Diana Prince rebuked, "In a way, for your sake, I almost hope you never realize the truth that you have done more to destroy democracy than any communist country ever dream of doing." Mason Steele fumed, "Put a gag in her mouth. I don't have to hear these obscenities." In closing, Wonder Woman said, "With patriots like you Mr Steele this country doesn't need any enemies."

The show also dropped the camp element and concentrating on straight adventure and more science fiction-oriented plots. Also on CBS, the invisible airplane would be used sparingly and the Wonder Woman's crime-fighting kit would undergo minor changes from the tiara that could be used as a boomerang to the golden belt. The bullet-repelling bracelets would also turn from lead to gold and the magic lasso Wonder Woman would use to rope villains and force them to tell the truth also looked slightly different.

"I have welded the two so much that there are things about myself and the values I have that the character has," Lynda Carter stated. "Diana Prince is probably more me than Wonder Woman is because, obviously, Wonder Woman is a fantasy and Diana is more a human being. And I wear glasses, too." To stay in shape for the show, "I do many kinds of exercises. I swim a lot. I play tennis. I jump on the trampoline, and do leg lifts and push-ups. I run - and for the opening shows this season (1977-1978) I had to take fencing lessons. I hate working out in a gym but I do it. Any exercise where you use your whole body is good. Your body becomes balanced. You become aware of your head, your hands, every part of your body."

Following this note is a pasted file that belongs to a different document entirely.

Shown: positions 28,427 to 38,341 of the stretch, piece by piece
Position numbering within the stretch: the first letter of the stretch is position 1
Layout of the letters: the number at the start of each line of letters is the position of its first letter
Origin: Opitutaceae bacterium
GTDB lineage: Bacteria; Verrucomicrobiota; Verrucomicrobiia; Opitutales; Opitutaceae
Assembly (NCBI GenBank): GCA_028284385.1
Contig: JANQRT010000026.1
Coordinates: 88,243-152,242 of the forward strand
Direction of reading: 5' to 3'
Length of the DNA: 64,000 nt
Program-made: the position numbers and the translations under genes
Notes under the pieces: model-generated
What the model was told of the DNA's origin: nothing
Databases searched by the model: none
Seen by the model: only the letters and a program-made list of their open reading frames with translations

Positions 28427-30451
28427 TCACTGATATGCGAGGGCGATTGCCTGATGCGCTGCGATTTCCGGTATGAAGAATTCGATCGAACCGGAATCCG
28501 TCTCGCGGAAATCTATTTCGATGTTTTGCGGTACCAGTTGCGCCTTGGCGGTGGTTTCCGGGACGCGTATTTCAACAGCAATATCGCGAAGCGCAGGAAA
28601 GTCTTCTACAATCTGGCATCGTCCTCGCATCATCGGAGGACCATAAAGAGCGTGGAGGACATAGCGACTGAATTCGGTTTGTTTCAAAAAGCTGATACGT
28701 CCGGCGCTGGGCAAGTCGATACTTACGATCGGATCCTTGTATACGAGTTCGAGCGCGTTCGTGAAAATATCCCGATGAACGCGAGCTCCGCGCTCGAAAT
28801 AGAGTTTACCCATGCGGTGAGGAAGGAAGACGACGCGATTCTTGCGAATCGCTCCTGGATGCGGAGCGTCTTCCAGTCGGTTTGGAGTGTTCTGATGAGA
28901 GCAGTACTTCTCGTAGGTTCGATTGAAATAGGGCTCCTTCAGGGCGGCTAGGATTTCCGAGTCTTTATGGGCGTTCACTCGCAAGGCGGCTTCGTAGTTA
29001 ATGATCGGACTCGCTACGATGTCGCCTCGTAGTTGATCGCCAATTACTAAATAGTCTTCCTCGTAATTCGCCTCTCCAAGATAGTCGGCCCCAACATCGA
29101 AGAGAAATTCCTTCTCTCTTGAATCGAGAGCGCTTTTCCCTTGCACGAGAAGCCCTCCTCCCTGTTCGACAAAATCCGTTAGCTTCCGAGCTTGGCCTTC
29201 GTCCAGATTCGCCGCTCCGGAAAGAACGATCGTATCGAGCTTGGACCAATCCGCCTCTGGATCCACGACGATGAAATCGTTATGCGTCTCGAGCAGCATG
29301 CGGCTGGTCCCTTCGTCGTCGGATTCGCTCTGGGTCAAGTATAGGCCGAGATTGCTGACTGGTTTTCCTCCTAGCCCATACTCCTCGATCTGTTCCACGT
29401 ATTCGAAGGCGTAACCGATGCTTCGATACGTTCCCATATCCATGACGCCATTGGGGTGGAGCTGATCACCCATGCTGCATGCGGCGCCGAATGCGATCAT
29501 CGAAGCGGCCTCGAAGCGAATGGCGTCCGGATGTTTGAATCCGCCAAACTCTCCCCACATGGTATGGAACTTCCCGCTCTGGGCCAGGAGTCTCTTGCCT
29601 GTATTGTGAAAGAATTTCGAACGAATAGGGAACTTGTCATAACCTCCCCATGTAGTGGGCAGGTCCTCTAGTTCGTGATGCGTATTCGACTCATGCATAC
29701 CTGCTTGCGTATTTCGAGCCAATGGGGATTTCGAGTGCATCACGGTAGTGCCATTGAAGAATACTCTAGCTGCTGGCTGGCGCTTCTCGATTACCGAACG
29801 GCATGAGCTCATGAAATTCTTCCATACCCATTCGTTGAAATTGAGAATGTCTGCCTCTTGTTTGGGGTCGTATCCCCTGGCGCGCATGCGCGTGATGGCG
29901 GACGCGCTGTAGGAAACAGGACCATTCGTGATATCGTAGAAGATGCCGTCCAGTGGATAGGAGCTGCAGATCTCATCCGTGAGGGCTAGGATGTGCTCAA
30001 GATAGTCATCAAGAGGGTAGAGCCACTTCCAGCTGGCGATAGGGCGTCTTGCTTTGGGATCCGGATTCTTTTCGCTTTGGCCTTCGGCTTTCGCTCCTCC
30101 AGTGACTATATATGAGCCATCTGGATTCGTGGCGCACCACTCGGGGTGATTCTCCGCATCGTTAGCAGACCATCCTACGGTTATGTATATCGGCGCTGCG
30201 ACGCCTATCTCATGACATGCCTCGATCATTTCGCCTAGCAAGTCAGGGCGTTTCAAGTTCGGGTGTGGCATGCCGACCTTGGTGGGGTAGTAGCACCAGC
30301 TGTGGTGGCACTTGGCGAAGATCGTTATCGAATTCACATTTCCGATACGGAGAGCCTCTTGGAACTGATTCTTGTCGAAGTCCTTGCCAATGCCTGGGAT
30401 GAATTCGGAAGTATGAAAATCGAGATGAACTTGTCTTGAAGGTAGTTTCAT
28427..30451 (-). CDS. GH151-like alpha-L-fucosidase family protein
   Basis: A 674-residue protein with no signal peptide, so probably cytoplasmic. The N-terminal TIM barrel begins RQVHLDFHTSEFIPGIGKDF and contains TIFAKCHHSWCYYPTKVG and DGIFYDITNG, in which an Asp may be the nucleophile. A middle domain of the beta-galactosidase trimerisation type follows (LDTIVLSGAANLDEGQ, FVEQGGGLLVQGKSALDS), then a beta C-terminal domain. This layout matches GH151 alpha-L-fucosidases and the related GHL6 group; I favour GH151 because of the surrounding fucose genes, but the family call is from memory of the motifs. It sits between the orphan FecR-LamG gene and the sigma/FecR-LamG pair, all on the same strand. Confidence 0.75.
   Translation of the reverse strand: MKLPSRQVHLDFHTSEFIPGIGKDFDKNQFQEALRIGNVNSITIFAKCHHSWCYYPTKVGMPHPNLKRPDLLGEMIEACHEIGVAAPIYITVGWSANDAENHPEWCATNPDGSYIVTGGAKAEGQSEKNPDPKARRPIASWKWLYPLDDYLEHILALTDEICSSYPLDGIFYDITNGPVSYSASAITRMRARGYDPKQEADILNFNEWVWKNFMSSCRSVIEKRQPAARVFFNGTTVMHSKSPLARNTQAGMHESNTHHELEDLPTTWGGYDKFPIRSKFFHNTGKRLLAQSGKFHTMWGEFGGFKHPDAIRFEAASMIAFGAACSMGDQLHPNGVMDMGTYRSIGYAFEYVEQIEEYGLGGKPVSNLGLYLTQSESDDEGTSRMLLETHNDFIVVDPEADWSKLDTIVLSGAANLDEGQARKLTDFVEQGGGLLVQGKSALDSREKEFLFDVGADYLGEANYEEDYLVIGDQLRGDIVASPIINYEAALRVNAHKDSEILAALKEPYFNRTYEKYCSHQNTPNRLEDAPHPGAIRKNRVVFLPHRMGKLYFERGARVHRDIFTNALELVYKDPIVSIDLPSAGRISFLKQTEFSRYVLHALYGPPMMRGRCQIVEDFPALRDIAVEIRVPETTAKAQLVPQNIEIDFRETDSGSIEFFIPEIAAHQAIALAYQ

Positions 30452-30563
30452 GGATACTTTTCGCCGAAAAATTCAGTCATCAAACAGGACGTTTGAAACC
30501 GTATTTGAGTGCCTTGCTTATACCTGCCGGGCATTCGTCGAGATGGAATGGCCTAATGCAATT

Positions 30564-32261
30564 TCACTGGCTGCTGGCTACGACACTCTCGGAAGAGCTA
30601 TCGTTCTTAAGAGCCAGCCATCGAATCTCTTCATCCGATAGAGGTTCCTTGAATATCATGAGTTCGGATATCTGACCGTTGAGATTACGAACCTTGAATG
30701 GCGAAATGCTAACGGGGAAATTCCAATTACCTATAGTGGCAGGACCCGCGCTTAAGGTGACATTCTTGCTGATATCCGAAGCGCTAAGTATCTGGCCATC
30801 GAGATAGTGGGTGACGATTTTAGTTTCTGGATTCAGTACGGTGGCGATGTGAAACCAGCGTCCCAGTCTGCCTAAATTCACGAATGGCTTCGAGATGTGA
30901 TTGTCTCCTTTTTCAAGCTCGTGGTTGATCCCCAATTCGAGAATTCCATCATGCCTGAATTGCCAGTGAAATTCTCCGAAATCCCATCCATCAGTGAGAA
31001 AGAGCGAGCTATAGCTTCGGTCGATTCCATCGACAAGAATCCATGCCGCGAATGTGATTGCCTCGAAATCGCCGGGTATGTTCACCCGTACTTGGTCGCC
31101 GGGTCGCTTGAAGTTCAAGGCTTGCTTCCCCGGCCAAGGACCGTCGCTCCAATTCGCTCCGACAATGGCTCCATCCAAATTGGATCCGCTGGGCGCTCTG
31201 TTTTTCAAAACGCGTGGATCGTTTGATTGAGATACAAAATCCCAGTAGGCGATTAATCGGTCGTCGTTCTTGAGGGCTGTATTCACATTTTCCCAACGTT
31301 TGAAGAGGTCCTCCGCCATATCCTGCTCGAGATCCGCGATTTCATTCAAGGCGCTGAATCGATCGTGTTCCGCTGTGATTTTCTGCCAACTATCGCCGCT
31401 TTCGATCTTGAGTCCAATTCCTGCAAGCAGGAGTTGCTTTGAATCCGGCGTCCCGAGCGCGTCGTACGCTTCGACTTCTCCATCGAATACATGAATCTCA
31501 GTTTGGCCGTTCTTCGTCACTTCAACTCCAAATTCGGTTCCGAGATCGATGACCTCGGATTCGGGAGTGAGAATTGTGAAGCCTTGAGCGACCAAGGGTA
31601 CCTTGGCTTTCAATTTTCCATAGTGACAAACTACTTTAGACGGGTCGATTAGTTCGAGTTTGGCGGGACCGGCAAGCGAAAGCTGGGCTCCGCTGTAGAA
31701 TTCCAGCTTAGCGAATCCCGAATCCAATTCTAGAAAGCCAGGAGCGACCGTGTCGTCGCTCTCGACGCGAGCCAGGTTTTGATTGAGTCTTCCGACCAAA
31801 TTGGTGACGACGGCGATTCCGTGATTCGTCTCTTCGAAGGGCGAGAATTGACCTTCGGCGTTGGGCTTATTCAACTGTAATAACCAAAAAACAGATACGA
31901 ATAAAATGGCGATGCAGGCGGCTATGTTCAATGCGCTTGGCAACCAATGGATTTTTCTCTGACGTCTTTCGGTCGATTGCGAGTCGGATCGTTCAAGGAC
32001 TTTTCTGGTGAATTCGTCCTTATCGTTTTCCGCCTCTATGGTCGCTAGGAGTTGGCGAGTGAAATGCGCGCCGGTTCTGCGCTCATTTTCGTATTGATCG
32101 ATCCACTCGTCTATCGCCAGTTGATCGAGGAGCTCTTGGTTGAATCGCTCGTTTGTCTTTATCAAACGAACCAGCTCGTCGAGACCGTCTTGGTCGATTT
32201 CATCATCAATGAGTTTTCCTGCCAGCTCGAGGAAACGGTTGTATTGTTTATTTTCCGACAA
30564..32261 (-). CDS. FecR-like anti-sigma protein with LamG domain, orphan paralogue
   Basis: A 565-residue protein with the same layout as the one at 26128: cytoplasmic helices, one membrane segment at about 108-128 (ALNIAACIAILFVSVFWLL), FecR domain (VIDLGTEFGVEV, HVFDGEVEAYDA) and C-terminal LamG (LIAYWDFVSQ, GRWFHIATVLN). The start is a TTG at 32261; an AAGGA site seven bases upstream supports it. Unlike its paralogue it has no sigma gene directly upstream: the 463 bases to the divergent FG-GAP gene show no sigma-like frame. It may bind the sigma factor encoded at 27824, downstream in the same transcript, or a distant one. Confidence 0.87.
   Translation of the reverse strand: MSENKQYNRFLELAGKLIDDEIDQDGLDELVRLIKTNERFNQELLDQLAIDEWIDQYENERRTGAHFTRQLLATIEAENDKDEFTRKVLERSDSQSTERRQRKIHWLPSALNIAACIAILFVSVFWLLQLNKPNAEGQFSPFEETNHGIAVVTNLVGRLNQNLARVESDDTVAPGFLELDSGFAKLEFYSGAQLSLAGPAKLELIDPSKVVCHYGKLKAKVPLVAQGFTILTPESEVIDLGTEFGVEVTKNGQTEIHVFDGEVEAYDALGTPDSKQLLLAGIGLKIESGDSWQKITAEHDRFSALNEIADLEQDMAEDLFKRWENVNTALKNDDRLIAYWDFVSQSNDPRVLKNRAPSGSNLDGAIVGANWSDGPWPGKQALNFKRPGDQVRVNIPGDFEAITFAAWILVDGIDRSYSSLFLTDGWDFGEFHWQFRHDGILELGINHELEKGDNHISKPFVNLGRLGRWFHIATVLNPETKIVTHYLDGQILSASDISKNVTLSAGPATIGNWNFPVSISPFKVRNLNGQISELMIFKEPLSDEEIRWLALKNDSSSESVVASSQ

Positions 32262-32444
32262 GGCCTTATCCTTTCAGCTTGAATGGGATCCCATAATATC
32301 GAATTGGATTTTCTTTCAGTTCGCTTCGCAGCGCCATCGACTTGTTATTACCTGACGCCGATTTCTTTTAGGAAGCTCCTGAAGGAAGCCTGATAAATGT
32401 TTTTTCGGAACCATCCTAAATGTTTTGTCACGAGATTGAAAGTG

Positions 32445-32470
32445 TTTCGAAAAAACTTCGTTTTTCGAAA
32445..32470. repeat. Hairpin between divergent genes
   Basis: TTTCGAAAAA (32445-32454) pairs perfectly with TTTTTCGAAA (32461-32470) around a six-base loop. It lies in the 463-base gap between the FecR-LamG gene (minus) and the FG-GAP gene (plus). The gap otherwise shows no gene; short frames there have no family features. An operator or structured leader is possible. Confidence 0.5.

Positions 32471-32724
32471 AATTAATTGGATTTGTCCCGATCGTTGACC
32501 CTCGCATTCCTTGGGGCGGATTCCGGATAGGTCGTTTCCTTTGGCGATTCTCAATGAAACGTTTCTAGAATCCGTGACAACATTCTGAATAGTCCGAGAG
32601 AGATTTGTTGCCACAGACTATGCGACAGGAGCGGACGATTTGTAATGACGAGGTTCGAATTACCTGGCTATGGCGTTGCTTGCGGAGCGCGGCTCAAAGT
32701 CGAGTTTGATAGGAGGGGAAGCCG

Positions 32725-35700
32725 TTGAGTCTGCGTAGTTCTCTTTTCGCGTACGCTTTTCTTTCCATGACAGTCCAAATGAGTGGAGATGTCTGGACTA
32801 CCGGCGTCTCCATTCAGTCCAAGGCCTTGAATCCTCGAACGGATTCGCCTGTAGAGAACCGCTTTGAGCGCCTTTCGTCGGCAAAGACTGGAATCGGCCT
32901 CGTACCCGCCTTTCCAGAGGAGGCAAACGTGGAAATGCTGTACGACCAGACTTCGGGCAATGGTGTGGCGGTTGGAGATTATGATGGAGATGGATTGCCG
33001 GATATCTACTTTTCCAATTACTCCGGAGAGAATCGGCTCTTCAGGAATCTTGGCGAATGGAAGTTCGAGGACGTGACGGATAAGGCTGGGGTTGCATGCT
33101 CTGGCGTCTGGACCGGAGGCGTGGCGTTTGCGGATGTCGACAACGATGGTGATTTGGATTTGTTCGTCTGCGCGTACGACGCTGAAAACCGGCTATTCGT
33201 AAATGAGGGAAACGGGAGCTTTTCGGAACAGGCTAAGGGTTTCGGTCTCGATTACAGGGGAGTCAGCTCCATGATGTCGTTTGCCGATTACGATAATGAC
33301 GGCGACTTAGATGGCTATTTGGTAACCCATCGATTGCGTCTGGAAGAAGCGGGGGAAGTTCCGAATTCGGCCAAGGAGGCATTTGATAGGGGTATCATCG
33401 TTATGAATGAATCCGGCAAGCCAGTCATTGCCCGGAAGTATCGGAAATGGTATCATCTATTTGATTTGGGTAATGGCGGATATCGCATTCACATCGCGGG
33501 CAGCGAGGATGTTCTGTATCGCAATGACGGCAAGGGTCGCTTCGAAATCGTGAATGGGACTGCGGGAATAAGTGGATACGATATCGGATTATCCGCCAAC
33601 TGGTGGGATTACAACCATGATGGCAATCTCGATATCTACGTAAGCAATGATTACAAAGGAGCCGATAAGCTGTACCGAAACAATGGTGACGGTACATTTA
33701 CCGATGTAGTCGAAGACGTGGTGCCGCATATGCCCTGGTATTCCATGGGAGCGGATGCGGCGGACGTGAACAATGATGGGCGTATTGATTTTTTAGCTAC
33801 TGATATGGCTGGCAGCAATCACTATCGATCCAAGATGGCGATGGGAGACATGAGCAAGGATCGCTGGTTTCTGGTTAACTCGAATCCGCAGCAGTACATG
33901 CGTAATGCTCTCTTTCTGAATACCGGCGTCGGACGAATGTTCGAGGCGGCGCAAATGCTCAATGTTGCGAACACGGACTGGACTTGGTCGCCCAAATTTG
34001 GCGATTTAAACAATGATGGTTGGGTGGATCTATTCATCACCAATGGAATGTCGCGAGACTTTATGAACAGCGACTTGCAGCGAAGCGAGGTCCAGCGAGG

The truth serum was explored in episodes of 'Wonder Woman'. In 2006, the truth serum was mentioned in debates on interrogation techniques in the war on terrorism. As understood, the "truth serum" was discovered in 1916 by obstetrician Robert Housecame. However the first truth-eliciting drugs dated back 2,000 years to the time of the Roman Empire when Pliny the Elder noted "in vino veritas" ("in wine there is truth"), indicating alcohol was an early form of truth serum. Humans were said to be more readily truthful while under the influence of alcohol. Over the millennia, some of the truth serum included scopolamine, pentothal or sodium thiopental (sodium pentothal and sodium amytal were types of barbiturates) and ethyl alcohol (or booze).